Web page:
When chilies are cross pollinated amongst different cultivars, it's unclear whether the seeds will be true to the parent generations or something new entirely as I understand it as it depends on if the dominant or recessive genes were expressed.

Is it the case though that all seeds coming from the same pepper fruit exhibit the same characteristics? Ie, are the seeds of that fruit copies of each other ignoring the possibilities of mutations?

1 Answer 1


If you grew a pepper plant in isolation, so that it fertilized itself, then the seeds produced will grow into similar plants. However, despite being self fertile, peppers can be fertilized by another, separate pepper plant - when that happens, you don't know what you're going to get when you grow from any seeds produced.

Added to that, F1 hybrids are obviously all the same - but the F2 generation (which would be the one you grow from any seeds you save) may not be, even if they are not fertilized by any other pepper - there will be some variation because of recessive genes. There is an advantage in this - its the reason there are so many, and still increasing, varieties of pepper, but in terms of being sure what you'll get from your saved seed, it's a disadvantage if you want exactly what you got the first year.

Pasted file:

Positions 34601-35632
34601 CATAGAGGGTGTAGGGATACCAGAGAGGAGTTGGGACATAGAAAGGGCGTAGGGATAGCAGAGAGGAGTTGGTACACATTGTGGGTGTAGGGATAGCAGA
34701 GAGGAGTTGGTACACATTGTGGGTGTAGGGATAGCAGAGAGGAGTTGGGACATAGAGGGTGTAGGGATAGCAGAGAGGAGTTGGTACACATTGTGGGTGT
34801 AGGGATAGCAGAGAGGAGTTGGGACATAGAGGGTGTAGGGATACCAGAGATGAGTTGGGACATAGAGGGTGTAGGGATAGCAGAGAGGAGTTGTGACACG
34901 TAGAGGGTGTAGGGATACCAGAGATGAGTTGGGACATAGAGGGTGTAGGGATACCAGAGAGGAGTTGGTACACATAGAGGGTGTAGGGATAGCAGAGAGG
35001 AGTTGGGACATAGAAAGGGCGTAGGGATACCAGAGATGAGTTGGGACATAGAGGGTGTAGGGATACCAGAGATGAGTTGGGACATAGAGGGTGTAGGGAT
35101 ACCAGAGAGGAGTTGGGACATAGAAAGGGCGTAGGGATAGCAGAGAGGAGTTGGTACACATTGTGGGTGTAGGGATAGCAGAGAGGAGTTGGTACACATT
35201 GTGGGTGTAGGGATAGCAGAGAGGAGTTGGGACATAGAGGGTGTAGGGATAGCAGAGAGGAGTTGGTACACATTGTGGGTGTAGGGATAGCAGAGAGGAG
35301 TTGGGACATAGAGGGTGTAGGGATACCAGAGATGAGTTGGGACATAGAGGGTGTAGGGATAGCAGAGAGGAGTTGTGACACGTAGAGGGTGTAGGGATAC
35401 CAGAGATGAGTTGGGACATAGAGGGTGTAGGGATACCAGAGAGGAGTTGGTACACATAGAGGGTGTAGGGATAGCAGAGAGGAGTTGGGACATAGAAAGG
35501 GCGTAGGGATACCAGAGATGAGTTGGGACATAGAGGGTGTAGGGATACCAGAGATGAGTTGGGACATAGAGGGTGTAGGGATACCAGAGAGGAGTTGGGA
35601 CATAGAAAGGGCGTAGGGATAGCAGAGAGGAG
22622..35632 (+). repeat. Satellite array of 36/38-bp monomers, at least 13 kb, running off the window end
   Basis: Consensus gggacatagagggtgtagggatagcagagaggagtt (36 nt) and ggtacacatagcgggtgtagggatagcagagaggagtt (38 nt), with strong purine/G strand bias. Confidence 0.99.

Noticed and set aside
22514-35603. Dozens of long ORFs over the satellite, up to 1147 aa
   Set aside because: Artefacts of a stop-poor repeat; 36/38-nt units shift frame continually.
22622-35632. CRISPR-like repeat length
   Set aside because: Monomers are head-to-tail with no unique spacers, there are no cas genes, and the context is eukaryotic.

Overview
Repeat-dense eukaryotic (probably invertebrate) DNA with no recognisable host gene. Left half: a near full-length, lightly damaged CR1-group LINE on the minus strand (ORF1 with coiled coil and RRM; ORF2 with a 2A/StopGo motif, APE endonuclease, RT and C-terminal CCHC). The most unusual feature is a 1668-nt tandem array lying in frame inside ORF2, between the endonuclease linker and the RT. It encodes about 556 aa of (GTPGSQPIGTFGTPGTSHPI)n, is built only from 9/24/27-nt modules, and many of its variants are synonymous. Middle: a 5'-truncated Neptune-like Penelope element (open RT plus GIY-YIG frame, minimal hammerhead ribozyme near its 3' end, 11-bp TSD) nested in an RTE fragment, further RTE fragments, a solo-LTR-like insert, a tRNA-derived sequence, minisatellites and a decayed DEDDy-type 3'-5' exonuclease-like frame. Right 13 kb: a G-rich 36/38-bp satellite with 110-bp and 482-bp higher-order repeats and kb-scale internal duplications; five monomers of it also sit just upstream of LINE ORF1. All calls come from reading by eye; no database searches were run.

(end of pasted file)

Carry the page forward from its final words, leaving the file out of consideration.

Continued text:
Work continues by seed producers though - in some places, there are on sale F1, F2 and F3 seed varieties of Trinidad hot peppers, results of continual crossing by growers, but growing from seed you've saved yourself does not produce guaranteed results, though it might make an interesting experiment.

  • Thanks bamboo, actually I'm interested in creating maybe a hybrid. If I actually cross pollinate them myself, then as I understand it, the seeds produced from the flowers are F1, and that will be true to the parent plant. It's F2 that may be the hybridized version, correct?
    – paneerlovr
    Commented May 5, 2015 at 11:28
  • Not necessarily - if you cross one with another, then its anybody's guess what you'll get. F1s are produced by crossing two 'pure' seedlines -seed producers use tightly controlled conditions which are hard to duplicate - but do it anyway, you might get something wonderful...
    – Bamboo
    Commented May 5, 2015 at 11:45

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